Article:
So the question here is what do you do about this ability… or “Why do I have it?” This is something of a difficult question, and depends on the individual. You may have it simply because you do… you are sensitive and you pick up on more information than people around you. Death is actually fairly easy to pick up on as long as you don’t have blinders on (many people refuse to process any information about death or “darkness” because it is not “light” and they have a deep fear about their own inevitable death). Death is part of our world, and picking up when someone has two weeks left (or so, not an exact science) or the sort of cast or shadow that happens when someone is likely to die suddenly is not super far left-field… meaning that it is fairly easy to see.

Some of us have had experiences with death that make us more prone to see it in the people around us. We are comfortable with death, or we have had some sort of trauma involving death that allows for us (as people who are already likely sensitive) to be more in tune with that energy. Some of us have had near death experiences that have allowed for us to see death in those around us.

Some of us are intended to be spiritual workers and actually do something with this information. Some spiritual workers can see the “death mask” on everyone. Our “death mask” is what we will look like in death, and often contains information about how long we have left, what we will die of/from, and so forth. Other spiritual workers can see the inner light of a person (like a candle) and see how brightly it shines. If it shines more brightly, that means the person has more life left in them. The spiritual workers who can see this are often (not always) good at psychopomp– which is helping people spiritually cross over out of their physical body (move out of their physical body after death) as well as from their spirit form into the proverbial light.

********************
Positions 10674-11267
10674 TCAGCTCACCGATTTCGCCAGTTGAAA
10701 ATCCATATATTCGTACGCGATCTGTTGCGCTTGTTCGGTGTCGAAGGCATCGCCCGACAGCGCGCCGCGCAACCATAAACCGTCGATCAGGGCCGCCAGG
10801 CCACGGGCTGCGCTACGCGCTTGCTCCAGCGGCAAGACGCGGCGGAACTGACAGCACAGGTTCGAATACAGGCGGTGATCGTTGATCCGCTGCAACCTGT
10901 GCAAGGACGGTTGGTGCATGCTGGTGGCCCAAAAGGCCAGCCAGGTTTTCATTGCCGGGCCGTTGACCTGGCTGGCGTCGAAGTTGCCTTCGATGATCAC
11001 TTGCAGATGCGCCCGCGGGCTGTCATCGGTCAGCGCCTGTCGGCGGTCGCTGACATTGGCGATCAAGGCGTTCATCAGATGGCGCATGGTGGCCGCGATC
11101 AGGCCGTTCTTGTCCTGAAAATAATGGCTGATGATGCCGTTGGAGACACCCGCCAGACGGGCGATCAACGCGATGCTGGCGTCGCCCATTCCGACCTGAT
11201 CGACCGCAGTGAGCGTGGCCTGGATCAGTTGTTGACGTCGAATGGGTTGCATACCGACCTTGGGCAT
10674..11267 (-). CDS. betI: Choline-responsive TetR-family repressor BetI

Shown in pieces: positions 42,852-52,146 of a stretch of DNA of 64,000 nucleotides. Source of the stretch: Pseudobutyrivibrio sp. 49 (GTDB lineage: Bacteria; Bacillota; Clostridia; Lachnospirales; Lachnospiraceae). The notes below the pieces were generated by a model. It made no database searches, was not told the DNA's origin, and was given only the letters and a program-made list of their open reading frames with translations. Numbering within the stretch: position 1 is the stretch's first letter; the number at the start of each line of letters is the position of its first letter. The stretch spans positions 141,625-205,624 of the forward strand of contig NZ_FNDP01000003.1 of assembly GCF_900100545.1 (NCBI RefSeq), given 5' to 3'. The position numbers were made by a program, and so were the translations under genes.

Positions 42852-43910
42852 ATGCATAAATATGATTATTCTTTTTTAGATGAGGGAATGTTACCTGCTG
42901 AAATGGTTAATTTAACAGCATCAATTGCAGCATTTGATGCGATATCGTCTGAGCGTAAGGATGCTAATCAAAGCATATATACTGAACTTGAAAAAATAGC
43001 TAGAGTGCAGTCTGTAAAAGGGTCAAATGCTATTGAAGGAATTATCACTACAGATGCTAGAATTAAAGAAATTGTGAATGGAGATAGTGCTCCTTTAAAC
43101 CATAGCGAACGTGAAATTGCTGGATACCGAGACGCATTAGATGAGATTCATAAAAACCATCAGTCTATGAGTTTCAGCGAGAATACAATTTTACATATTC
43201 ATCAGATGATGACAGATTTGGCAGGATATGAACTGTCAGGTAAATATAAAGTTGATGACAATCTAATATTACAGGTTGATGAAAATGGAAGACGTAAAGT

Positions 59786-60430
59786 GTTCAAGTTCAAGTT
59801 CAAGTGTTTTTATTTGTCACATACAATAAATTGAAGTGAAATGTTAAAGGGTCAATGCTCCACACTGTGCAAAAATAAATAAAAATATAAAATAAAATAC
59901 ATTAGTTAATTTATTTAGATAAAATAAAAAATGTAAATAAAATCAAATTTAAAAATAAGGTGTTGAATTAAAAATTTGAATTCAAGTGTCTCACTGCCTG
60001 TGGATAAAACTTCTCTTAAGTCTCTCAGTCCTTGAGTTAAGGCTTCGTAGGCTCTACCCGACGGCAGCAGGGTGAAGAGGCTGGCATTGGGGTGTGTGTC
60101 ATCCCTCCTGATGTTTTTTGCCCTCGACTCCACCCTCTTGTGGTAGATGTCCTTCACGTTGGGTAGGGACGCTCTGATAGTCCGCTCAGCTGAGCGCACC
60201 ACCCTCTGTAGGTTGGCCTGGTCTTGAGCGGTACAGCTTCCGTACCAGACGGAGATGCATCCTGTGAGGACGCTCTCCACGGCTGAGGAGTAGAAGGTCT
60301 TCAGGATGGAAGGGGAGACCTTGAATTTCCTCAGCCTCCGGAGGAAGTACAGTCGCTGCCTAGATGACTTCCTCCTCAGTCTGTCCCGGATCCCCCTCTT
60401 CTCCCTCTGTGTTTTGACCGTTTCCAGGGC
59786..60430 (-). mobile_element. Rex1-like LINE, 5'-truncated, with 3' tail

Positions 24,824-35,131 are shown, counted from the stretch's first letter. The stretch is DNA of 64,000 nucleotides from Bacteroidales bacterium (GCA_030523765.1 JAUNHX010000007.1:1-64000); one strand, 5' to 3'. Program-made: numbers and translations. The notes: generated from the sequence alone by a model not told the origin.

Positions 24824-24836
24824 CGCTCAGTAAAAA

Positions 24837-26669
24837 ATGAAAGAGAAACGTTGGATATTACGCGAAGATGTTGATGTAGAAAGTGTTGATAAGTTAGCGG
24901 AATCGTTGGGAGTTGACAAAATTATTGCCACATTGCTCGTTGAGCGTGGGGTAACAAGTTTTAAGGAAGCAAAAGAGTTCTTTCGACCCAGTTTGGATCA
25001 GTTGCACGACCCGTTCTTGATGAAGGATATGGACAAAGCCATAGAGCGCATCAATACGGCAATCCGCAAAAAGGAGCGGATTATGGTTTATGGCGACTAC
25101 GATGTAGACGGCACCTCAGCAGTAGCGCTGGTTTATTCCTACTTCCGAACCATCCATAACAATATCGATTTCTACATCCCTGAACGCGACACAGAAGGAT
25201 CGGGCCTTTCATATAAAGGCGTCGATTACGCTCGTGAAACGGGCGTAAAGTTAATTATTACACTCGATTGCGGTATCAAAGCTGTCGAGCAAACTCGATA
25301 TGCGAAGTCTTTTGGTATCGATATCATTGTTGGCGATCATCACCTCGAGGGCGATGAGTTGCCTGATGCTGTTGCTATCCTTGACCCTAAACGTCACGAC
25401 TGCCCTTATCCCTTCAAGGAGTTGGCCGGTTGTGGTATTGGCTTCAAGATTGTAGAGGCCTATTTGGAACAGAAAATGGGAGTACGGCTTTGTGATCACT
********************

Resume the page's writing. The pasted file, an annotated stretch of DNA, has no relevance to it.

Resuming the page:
Some of us are intended to be nurses, hospice workers, or others who work with death and the dying process.

Some of us are intended to utilize our relationship with death to create fantastic pieces of art and beauty in this world.

But most of us are not intended to do anything with this information simply because we see it. You are just more sensitive, for whatever reason, and your sensitivities are allowing you to notice death.

What is needed though is to let go of the intense emotions, fear, and physical issues (as well as existential crises) that come with this ability. You do this by reconciling your personal fears around death, any trauma you may have experienced with death, and most importantly you go into a state of noticing rather than reaction to receiving any sort of psychic input. By going to a state of noticing, rather than taking the energy on (which makes you physically and emotionally ill) or processing it (this does not! need to happen), you can become much healthier, more sane, and react neutrally to seeing these sorts of things.